HackerOne, a startup that helps companies create “white hat” hacking incentive programs, said today that it’s raised $40 million in new funding.
The Series C investment in the San Francisco-based company was led by Dragoneer Investment Group, with participation from earlier investors New Enterprise Associates and Benchmark. HackerOne, led by CEO Marten Mickos, has raised $75 million to date.
Virtually every major technology company runs homegrown programs that encourage people to find computer bugs and submit them for cash. In October, for example, Facebook announced it has paid out $5 million over the past five years to hackers who help them find bugs. Google and Apple run similar programs. But building a bug bounty program from scratch and promoting it among hackers isn’t easy.
A platform like HackerOne hits on a number of areas that investors like: It’s a marketplace that crowdsources solutions to difficult problems, taps into the sharing economy by paying out people for micro-jobs, and helps structure a program for companies that don’t have the resources (or the public attention) to build their own.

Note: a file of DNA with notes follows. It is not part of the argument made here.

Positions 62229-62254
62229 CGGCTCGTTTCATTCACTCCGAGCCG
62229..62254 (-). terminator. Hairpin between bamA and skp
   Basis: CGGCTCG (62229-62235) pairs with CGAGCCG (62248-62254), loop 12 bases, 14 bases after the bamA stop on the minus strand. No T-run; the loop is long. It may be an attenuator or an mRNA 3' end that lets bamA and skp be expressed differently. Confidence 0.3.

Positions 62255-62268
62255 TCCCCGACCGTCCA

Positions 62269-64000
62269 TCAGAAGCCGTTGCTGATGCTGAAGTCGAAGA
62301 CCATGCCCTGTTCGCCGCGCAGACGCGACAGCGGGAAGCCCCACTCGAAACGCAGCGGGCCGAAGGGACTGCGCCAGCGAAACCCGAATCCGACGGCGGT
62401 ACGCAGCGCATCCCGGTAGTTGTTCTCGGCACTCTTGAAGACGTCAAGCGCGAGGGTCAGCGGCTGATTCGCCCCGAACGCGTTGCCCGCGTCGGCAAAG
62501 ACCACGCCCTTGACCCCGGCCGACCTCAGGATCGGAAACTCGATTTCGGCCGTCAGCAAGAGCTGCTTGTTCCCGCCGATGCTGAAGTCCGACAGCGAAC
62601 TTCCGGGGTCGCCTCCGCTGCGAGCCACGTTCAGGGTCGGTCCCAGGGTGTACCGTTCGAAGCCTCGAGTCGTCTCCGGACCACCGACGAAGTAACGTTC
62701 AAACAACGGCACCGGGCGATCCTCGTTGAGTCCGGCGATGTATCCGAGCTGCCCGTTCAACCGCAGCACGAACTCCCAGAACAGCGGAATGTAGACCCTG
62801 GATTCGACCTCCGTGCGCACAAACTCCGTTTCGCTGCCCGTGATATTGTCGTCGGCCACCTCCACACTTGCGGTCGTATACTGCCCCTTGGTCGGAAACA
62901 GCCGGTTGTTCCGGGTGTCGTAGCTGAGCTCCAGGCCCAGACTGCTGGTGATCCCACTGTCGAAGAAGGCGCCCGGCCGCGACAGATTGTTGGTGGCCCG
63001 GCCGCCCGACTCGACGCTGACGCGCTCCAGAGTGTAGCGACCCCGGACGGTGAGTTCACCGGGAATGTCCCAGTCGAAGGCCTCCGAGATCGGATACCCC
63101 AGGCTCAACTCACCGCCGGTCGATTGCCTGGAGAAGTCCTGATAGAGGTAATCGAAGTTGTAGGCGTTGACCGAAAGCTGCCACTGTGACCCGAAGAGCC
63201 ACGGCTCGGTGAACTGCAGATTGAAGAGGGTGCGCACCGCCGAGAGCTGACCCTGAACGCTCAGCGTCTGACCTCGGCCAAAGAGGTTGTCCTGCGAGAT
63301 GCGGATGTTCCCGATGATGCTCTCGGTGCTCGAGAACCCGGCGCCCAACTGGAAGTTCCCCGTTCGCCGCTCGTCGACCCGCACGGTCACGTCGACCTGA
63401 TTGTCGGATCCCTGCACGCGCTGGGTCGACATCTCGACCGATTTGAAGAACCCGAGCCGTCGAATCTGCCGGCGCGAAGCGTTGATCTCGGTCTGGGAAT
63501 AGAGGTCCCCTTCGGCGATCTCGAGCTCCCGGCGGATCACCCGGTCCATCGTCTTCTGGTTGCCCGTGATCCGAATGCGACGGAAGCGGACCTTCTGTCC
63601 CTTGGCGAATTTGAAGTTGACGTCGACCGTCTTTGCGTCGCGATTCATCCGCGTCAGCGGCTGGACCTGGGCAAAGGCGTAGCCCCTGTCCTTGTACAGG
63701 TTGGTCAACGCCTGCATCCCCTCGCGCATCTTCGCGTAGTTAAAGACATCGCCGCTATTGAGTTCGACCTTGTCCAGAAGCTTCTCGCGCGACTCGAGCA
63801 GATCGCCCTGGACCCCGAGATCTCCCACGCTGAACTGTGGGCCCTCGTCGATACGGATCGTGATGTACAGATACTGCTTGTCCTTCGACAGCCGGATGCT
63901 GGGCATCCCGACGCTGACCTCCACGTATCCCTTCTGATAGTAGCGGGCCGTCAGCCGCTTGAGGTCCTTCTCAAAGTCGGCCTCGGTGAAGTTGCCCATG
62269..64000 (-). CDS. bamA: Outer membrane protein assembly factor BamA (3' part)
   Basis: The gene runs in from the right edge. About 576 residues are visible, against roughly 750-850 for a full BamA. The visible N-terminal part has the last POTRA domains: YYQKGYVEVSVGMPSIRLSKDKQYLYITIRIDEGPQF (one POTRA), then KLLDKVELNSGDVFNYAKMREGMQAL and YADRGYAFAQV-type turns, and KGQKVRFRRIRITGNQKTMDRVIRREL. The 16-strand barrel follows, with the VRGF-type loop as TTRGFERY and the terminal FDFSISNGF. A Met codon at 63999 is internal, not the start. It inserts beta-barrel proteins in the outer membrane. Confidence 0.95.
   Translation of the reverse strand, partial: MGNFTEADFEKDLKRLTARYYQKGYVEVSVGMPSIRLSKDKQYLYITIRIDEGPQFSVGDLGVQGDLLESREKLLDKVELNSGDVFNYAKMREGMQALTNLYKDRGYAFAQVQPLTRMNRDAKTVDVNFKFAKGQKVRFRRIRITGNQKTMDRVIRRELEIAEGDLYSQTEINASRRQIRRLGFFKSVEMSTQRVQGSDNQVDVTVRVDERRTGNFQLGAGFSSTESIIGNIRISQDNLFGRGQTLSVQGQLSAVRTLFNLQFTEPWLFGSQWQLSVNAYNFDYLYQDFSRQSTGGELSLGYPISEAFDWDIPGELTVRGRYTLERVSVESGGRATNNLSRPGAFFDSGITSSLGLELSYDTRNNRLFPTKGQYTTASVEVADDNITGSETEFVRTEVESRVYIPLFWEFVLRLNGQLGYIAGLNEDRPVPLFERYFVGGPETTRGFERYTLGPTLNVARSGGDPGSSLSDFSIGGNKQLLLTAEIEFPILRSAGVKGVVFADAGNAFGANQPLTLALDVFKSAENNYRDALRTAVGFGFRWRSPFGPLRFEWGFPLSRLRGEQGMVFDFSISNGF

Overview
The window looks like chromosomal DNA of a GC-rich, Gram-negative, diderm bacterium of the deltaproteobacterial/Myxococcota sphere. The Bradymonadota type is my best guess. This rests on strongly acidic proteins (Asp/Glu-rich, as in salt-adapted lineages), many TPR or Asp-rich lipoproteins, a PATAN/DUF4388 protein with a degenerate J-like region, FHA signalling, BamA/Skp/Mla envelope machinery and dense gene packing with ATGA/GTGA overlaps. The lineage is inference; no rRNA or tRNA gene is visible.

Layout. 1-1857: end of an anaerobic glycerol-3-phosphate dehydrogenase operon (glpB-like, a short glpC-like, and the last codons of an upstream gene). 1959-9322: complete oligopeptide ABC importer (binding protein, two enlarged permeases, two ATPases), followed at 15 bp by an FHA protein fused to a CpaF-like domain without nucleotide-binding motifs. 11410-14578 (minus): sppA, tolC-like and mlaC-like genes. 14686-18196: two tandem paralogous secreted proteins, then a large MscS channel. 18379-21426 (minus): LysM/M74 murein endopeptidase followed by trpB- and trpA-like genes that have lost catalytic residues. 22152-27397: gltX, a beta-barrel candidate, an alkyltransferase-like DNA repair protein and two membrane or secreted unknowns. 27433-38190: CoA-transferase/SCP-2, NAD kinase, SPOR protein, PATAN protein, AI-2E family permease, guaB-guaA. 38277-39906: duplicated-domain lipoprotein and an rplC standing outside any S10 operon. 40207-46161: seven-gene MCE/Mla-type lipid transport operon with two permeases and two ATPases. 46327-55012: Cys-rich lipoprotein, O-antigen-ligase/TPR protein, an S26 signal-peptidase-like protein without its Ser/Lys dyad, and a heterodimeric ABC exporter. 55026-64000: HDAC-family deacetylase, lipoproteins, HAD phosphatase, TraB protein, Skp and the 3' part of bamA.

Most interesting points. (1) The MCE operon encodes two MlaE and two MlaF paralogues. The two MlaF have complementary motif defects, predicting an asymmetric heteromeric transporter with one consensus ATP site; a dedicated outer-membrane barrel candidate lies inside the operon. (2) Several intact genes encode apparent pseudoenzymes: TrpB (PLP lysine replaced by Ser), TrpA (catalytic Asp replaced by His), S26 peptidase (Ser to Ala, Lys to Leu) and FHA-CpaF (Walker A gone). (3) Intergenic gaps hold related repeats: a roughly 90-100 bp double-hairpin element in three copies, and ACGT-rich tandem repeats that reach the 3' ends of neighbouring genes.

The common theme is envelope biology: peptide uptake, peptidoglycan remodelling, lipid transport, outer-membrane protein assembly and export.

HackerOne says it has more than 100,000 white hat hackers registered on the platform, who have collectively found 38,000 bugs, in return for $14 million in bounties — $7 million of which were paid in the last year alone.
Its roughly 700 customers include Airbnb, CloudFlare, General Motors, GitHub, New Relic, Nintendo, Qualcomm, Starbucks and Uber. It ran a high-profile, one month bounty program last year with the U.S. Department of Defense, where 1,400 hackers found 138 bugs. It later ran a similar program with the U.S. Army.
The average bug on HackerOne pays out $500. The single largest payout was $30,000, and there’s currently a $50,000 bug that remains unclaimed, the company told reporters.